Practices // The Things We Do To Grow Our Faith // Kate Murphy

Christ is Risen! 

Now what?  

The days after Easter can be filled with glory and…disappointment.  That’s certainly what Thomas felt.  All of his friends were together in the upper room when Jesus appeared in his resurrection body, filled them with his Spirit and released them for a new era of ministry.  

And Thomas missed it.  He wasn’t there. 

So while his friends’ fear and grief was transformed into joy and hope, his heart was still full of pain.  If anything, his spiritual burden was even heavier because he bore it alone.  Whatever had happened to his friends, hadn’t happened to him.  Whatever Jesus had given to them, Thomas hadn’t received. 

There is no loneliness like the loneliness we experience inside our faith communities.  

This month we are beginning a new worship series called practices–about the habits, customs and traditions that can form us in healthy and holy ways.  On Wednesday of each week, you can look for a short video created by one of our church members about an individual spiritual practice that is giving them life and drawing them closer to the Lord.  On Sundays during the preaching moment, we are going to consider the actions we can participate in together to create a healthy and holy church culture.  We find the first communal practice modeled in Thomas’ story–in the way his community allowed him to tell the truth and belong before he believed.  His friends, who had themselves only recently learned how fully they could trust Jesus, had the courage to trust Jesus to meet Thomas in his doubts.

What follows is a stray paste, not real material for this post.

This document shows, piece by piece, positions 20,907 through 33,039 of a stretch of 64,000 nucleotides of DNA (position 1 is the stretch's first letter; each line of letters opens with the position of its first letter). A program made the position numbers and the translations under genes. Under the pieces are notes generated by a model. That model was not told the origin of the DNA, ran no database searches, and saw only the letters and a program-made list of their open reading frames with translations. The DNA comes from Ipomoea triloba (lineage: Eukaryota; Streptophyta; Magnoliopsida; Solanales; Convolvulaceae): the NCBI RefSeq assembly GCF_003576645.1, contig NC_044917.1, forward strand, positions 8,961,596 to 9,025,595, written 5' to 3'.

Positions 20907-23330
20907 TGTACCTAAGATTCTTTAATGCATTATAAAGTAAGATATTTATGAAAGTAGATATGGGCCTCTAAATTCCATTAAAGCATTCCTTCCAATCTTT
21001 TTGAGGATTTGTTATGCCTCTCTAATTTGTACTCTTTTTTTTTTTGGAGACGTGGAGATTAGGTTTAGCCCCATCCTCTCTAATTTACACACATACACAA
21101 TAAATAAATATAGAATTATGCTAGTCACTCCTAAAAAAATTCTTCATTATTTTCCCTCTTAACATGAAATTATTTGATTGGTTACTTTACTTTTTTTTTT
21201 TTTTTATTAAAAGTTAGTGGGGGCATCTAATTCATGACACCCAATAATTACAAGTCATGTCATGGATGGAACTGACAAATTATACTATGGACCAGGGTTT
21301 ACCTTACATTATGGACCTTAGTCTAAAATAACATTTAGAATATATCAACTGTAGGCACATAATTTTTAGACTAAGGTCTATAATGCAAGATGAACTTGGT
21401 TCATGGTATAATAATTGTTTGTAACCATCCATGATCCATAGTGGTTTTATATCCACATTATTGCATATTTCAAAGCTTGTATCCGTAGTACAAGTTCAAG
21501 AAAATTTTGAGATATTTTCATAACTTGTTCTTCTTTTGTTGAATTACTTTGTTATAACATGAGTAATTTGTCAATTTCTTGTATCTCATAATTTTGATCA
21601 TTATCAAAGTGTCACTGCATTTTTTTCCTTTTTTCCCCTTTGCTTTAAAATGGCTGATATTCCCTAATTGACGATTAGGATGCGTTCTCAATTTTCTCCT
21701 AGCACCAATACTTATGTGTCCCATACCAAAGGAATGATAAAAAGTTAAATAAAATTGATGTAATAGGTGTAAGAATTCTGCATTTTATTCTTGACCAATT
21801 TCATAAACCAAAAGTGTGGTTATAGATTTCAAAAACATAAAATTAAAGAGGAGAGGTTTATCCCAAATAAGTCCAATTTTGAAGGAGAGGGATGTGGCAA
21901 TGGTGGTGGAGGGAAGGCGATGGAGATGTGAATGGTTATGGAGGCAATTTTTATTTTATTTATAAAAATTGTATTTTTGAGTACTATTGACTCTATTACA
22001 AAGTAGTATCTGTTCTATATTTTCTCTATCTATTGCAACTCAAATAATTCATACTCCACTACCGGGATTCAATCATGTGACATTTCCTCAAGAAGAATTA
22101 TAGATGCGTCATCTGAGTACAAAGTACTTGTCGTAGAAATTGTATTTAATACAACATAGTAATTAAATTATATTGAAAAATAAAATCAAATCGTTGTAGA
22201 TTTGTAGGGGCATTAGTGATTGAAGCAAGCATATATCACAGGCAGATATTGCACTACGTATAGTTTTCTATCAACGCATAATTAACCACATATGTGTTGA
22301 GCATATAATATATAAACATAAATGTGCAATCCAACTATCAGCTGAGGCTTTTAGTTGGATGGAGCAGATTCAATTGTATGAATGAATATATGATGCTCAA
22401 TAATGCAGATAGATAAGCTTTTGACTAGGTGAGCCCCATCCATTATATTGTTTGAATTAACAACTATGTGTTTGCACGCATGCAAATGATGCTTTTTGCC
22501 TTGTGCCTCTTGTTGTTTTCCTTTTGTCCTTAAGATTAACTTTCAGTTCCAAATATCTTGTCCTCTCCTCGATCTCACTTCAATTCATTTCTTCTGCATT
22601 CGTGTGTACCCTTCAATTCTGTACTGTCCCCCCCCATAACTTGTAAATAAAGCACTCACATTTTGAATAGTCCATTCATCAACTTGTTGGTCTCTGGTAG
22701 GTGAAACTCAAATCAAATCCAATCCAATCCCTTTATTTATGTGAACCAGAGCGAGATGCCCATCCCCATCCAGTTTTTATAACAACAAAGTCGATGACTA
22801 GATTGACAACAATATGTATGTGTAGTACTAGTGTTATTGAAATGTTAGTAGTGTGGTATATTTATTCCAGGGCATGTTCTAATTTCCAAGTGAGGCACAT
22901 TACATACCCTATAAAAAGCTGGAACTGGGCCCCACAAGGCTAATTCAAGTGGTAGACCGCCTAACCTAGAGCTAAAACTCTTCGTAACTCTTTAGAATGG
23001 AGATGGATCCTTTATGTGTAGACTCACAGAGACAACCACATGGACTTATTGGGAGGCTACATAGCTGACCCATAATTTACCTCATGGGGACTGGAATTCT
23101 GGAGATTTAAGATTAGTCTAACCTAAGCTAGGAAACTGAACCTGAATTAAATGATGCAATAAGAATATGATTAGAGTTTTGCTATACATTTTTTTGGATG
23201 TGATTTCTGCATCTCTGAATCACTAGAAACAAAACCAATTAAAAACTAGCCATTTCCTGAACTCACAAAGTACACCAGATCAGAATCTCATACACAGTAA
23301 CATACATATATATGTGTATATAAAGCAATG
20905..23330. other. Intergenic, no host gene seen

As people who love and follow a savior who defeated sin and death for love’s sake, we can trust Jesus with our lives and with the lives of those we love. We aren’t called to believe for one another, resolve one another’s doubts or fill one another’s empty spaces.  We can trust God to be God in one another’s lives.  That’s what Thomas’ friends did–and the story of their faithfulness blesses us still.

Easter // A Story That Defines Us // Kate Murphy

We are formed by our stories; the stories we tell ourselves about the world; the stories the world tells us about ourselves.  We become the stories we believe.

This week is full of our most sacred stories.  The story of the Holy and Innocent one–betrayed, abandoned, denied, falsely accused, unjustly convicted, tortured, sentenced to death, and executed.  It is a story our flesh knows too well.